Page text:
Jewish World Review May 18, 2005 / 9 Iyar 5765
The religion of the South
Despite outward appearances, the religion of the South is not football. It is religion itself. Naturally we try to keep that awkward fact under wraps in order to pass ourselves off as a New South modern, progressive, secular, sanitized and Americanized at last.
But it's not easy to hide our religiosity. Indeed it's impossible, what with churches of every size and description outnumbering even fast-food restaurants in any small Southern town. (And the fare is a lot more variegated.)
Then there are the scriptural phrases that pepper our language, sometimes in the form of shorthand biblical citations.
Long derided for its illiteracy, the South may be the last biblically literate section of the country. Marc Smirnoff noticed the difference right off when he arrived in these latitudes to edit the Oxford American, a Southern literary magazine in the grand Faulknerian tradition, and which has now found a home in Arkansas.
"Religion," he said, "is such a part of everyone's life here. I've seen a different atmosphere. A distinction between the South and the West, for example, is that even non-believers in the South generally are well versed in the Bible. . . . There are just common, understood biblical references in the South."
Well, some of us would like to hope so, anyway.
Let it be noted that the church was the social nexus of Southern life even before Wal-Mart or the Daytona 500. Why its central position?
Will Campbell, a kind of shade-tree preacher as well as writer, guessed that maybe we were trying to absolve ourselves of slavery and racism. One suspects it's not so simple.
Given their biblical literacy, Southerners perhaps most of all Americans understand that slavery and racism are but outward symptoms of sin itself. For we are the one part of the country that has known The Fall in the form of having lost The War, and with it the whole, antebellum myth and promise of The Garden.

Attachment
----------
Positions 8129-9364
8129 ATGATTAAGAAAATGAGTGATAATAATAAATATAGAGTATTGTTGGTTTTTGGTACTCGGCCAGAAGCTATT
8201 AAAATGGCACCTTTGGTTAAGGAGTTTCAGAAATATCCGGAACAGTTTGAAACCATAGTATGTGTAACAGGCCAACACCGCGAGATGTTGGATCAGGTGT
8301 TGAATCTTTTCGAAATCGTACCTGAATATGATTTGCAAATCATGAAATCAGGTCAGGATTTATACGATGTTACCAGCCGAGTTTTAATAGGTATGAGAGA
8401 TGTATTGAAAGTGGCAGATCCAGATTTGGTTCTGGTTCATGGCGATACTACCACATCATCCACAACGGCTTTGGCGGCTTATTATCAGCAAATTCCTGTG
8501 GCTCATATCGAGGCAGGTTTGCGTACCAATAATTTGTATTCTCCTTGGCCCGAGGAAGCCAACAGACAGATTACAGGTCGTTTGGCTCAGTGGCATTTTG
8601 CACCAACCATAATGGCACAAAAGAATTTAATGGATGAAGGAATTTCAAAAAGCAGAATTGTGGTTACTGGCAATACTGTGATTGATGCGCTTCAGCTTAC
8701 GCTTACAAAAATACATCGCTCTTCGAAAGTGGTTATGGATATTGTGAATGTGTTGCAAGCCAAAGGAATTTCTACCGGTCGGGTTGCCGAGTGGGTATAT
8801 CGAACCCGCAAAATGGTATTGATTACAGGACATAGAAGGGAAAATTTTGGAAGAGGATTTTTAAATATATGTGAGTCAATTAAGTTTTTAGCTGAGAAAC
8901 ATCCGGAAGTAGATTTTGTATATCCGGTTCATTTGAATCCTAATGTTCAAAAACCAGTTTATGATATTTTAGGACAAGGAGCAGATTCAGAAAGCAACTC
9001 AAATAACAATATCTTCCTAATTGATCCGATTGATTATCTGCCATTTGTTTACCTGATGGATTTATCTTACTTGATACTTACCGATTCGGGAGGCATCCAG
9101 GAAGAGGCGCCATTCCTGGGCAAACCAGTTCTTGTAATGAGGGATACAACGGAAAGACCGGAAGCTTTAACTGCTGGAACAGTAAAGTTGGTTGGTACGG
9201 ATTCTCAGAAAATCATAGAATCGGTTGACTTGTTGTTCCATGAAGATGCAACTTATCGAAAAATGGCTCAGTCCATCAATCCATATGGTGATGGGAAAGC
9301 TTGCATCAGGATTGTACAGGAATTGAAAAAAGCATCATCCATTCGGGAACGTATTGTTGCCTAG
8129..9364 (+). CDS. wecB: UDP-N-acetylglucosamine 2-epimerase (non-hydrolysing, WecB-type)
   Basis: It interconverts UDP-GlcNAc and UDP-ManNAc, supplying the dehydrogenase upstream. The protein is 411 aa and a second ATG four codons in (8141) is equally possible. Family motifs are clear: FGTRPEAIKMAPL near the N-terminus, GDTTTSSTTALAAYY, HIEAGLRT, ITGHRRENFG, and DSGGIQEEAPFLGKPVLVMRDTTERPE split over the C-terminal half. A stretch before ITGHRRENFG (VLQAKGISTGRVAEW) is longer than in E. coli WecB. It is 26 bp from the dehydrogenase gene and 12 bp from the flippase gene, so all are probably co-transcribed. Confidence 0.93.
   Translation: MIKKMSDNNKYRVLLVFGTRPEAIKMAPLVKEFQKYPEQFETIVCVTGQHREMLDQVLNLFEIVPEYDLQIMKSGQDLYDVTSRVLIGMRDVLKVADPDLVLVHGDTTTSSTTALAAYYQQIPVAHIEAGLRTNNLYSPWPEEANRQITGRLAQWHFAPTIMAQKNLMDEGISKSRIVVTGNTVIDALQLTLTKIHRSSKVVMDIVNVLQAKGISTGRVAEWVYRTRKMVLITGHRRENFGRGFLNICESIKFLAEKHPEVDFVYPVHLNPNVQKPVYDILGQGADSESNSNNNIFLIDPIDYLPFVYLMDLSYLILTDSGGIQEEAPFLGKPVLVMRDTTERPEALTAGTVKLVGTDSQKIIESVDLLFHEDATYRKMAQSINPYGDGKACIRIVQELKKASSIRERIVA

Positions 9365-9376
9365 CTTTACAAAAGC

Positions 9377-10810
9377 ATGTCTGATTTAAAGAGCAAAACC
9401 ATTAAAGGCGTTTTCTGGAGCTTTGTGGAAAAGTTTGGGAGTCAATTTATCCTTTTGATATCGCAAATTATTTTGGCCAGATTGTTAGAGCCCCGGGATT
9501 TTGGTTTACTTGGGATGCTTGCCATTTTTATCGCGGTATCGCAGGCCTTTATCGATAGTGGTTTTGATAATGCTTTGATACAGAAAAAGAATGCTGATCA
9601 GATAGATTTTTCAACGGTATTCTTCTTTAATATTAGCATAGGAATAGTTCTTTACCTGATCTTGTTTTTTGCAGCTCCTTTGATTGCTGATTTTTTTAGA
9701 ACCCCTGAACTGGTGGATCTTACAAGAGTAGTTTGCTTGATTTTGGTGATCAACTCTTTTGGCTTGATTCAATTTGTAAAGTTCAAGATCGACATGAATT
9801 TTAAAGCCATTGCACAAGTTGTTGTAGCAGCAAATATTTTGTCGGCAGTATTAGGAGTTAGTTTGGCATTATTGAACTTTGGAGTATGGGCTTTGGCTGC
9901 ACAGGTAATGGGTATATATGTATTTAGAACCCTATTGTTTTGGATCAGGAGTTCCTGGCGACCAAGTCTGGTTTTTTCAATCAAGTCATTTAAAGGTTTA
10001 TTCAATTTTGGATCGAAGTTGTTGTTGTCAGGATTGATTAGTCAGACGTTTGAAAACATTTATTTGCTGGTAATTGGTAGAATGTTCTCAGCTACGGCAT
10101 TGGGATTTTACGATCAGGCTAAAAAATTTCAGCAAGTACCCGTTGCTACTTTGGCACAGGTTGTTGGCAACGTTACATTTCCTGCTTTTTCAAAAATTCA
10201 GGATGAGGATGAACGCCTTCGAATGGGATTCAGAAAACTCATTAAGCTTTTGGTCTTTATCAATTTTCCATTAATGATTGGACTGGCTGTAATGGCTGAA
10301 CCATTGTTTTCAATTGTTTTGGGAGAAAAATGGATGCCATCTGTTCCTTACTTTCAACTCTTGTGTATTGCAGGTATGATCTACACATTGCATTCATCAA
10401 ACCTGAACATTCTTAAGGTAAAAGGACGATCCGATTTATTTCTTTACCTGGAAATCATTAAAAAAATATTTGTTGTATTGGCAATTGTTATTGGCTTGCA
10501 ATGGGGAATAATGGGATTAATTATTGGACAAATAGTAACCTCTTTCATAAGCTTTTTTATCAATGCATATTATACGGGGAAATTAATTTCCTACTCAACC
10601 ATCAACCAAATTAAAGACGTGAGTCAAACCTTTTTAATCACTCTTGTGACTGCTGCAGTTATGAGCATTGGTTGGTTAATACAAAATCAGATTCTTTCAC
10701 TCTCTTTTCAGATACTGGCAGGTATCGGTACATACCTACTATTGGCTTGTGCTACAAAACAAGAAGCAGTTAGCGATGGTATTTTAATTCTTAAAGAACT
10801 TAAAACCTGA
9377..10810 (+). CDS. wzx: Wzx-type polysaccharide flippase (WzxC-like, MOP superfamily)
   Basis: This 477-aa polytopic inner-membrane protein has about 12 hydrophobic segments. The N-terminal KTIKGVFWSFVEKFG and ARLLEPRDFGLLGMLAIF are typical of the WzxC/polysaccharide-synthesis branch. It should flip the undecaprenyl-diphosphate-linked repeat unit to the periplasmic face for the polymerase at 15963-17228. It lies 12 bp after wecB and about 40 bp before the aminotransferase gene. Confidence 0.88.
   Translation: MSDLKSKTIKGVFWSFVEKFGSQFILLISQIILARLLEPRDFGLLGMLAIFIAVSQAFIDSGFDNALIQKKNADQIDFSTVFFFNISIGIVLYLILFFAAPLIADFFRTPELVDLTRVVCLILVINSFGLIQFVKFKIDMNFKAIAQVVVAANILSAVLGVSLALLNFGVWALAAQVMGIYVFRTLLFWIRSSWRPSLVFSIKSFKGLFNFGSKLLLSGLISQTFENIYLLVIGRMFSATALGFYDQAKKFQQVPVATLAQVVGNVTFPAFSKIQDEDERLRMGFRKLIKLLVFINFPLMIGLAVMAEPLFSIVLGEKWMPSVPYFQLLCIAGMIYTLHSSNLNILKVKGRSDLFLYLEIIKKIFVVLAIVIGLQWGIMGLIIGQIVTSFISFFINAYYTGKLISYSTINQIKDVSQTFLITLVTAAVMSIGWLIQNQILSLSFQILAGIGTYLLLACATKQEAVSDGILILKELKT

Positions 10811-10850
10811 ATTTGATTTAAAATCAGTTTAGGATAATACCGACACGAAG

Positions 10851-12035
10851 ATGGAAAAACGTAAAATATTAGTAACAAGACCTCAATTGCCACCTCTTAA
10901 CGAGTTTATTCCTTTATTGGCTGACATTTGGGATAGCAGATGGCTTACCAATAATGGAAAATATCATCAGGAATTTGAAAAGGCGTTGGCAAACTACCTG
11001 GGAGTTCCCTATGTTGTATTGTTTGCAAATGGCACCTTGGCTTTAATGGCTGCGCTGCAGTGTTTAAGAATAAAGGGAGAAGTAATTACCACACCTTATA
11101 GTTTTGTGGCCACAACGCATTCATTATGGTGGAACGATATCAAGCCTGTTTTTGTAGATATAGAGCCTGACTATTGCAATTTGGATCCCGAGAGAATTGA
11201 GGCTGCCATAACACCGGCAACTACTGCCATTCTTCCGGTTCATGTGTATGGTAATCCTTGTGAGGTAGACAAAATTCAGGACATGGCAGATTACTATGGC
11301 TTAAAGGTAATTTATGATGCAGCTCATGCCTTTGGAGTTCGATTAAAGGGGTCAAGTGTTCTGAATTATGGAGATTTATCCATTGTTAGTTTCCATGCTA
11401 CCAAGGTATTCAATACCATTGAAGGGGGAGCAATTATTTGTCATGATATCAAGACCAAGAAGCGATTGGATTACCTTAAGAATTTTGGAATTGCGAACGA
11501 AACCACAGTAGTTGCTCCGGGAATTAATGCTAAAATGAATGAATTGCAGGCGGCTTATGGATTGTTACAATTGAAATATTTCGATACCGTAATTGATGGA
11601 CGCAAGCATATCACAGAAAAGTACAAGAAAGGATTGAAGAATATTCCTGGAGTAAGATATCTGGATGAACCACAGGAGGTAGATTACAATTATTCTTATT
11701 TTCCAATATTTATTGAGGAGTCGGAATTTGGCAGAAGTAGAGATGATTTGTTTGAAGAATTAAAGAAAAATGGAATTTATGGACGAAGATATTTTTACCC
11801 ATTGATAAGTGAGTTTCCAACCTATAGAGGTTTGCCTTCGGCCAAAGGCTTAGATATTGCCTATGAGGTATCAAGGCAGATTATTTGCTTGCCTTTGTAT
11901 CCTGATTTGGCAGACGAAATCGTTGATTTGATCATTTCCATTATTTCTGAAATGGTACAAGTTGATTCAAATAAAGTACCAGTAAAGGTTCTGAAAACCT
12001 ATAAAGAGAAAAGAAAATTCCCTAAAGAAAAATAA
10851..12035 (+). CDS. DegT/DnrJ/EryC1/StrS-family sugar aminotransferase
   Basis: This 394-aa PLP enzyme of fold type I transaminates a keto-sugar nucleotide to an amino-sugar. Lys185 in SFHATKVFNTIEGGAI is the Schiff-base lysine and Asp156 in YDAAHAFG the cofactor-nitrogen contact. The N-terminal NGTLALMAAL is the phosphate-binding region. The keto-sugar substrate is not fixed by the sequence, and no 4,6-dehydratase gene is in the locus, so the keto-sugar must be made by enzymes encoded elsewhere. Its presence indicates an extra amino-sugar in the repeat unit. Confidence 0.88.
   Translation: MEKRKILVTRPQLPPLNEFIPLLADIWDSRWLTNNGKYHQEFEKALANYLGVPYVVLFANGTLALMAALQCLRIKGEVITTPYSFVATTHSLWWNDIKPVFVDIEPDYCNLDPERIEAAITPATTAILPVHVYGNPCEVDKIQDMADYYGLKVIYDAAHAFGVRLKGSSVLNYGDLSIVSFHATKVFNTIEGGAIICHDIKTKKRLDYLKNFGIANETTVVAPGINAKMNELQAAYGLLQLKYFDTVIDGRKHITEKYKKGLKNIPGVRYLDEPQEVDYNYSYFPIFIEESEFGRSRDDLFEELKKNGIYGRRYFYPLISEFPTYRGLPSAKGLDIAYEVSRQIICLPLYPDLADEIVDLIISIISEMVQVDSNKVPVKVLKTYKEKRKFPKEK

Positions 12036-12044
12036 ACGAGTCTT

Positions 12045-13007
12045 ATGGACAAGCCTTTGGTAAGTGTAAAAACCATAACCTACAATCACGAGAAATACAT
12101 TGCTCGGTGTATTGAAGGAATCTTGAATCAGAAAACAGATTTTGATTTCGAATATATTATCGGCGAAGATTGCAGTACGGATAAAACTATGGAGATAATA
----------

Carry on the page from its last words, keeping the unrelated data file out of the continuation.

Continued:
Suffering does make people yearn for deliverance; surely it is no coincidence that G-d-thirst springs from slave peoples. And defeated ones. Some of us have always thought well, wished that we could somehow write or at least read ourselves out of sin. Hence the Southerner's literary bent. If literature couldn't save us, it might at least let us understand the fix we're in.
The failure of the South has not been literary but theological: a failure to fully incorporate belief into culture. The social, economic and political failures followed naturally from that original sin.
"I think it is safe to say," Flannery O'Connor wrote at some point in her all too short life, "that while the South is hardly Christ-centered, it is most certainly Christ-haunted. The Southerner, who isn't convinced of it, is very much afraid that he may have been formed in the image and likeness of G-d."
It is only when, like Americans in general, Southerners come to think that the next invention, election, or new social program is going to fix us, that we are lost. Sometimes we even use religion itself as a kind of cheap fix. See the cult of Success as Salvation.
One can now buy a manual entitled "The Management Methods of Jesus." ("Jesus had a plan and adhered to it unfailingly. He knew where he was going, and he went there . . . . Whatever the consequences, he would go to Jerusalem and carry out his plan.") Sort of like Bill Gates.
You can also find "Jesus CEO" on the rack, though I have yet to come across "G-d: The Ultimate Executive." Surely it's only a matter of time. Already weight-loss programs based on Scripture proliferate.
All such books, and there are a lot of them out there, seem thoroughly American in spirit (that is, modern and success-oriented) and not at all Southern (that is, timeless and desperate).
The underlying thesis of all such oh-so-modern guides is how we can use G-d rather than how He can use us. (To quote that distinguished theologian Janis Joplin, "O L-rd, won't you buy me a Mercedes-Benz?")
This instrumental approach to religion would seem foreign to both sides of the Southern character, the Christian and the Stoic. That it has become as endemic in these latitudes as malaria and pellagra once were would seem to demonstrate how completely we have joined the Union at
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